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[Bug 8644] New: Fallback mechanism for embedd content

From: <bugzilla@wiggum.w3.org>
Date: Tue, 05 Jan 2010 10:42:05 +0000
To: public-html-a11y@w3.org
Message-ID: <bug-8644-3290@http.www.w3.org/Bugs/Public/>
http://www.w3.org/Bugs/Public/show_bug.cgi?id=8644

           Summary: Fallback mechanism for embedd content
           Product: HTML WG
           Version: unspecified
          Platform: All
               URL: http://www.w3.org/TR/html5/text-level-
                    semantics.html#embedded-content-1
        OS/Version: All
            Status: NEW
          Keywords: a11y
          Severity: normal
          Priority: P2
         Component: HTML5 spec bugs
        AssignedTo: dave.null@w3.org
        ReportedBy: gez.lemon@gmail.com
         QAContact: public-html-bugzilla@w3.org
                CC: ian@hixie.ch, mike@w3.org, public-html@w3.org, public-
                    html-a11y@w3.org


1.  This section includes a number of mechanisms for embedding content, but the
<img> and <area> elements are the only elements that include a specific
mechanism for providing a short text alternatives (@alt). The need for a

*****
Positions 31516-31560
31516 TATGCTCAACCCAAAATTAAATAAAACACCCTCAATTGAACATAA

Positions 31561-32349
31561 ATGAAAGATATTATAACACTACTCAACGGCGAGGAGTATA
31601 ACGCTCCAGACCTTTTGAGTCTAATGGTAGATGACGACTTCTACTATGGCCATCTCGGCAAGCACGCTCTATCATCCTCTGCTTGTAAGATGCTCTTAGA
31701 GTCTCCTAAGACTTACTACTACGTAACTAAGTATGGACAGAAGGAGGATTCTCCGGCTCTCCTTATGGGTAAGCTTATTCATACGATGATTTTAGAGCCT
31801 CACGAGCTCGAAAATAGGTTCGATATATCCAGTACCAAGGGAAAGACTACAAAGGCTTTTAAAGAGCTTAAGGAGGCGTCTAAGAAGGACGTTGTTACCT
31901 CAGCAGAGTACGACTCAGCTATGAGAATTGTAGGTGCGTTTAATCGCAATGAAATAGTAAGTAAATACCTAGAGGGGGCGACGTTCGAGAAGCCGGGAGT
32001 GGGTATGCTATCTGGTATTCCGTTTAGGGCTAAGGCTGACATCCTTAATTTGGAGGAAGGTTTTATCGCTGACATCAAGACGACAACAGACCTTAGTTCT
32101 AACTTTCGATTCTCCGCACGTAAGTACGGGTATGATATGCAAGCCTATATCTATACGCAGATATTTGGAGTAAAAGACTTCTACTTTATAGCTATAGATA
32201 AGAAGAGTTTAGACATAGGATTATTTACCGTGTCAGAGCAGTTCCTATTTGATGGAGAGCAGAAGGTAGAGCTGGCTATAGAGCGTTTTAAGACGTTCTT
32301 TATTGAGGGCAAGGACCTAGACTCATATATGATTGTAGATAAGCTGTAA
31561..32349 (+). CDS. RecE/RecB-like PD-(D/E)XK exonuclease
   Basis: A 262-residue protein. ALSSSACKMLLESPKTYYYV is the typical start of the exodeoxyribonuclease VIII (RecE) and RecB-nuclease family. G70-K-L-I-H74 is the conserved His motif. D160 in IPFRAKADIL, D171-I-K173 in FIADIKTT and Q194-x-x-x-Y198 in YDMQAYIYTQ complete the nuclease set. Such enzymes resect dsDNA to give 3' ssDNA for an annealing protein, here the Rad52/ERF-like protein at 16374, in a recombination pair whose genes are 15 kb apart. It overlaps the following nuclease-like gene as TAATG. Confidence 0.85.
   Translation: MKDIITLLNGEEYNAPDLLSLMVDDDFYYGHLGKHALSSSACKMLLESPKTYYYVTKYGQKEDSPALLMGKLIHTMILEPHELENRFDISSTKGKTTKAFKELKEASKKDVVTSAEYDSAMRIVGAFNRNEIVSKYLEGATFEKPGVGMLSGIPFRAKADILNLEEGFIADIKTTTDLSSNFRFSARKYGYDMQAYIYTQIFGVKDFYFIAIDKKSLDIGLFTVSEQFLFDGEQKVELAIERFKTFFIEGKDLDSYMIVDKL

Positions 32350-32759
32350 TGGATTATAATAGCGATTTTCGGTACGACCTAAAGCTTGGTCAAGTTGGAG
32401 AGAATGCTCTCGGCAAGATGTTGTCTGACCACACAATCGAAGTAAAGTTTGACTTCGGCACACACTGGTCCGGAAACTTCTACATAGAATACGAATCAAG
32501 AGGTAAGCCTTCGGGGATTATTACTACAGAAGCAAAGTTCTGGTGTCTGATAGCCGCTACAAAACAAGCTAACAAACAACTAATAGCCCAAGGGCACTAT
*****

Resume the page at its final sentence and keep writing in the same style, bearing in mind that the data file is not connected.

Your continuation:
mechanism to include a short text alternative (label) for the embedded content
is no different for elements such as embed, video, audio, canvas, MathML and
SVG. Since the ability for the embedded content to provide a text alternative
directly will vary across formats, content types and authoring practices, HTML5
should include support for the alt attribute or a similar mechanism (ex.
aria-labelledby) for each of these elements and the conformance requirements
regarding its presence should be consistent for each element.

2. From an accessibility perspective, HTML5 should describe a model for
fallback content that allows the user to choose from any available fallbacks.
The problem with specifying that fallback content should only be "used when an
external resource cannot be used", is that it puts users in the position of
having to guess about the accessibility of the content on different sites and
to reconfigure their browser to find out if they guessed correctly. For
example, an author on one site might embed captioned video that requires a
plugin in order to be rendered with no fallback while an author on a second
site uses the same plugin to include a video, omits captions, but provides
fallback content that includes a text transcript of the video. The problem is
that a deaf user who has the required plugin installed will get the captions on
the first site, but will likely miss that there's no fallback on the second
site entirely. Similarly, if the same user does not have the required plugin
(or has turned it off so that they could access fallback content on another
site), they end up getting nothing on site 1 and the fallback content on site
2.


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Received on Tuesday, 5 January 2010 10:42:06 GMT

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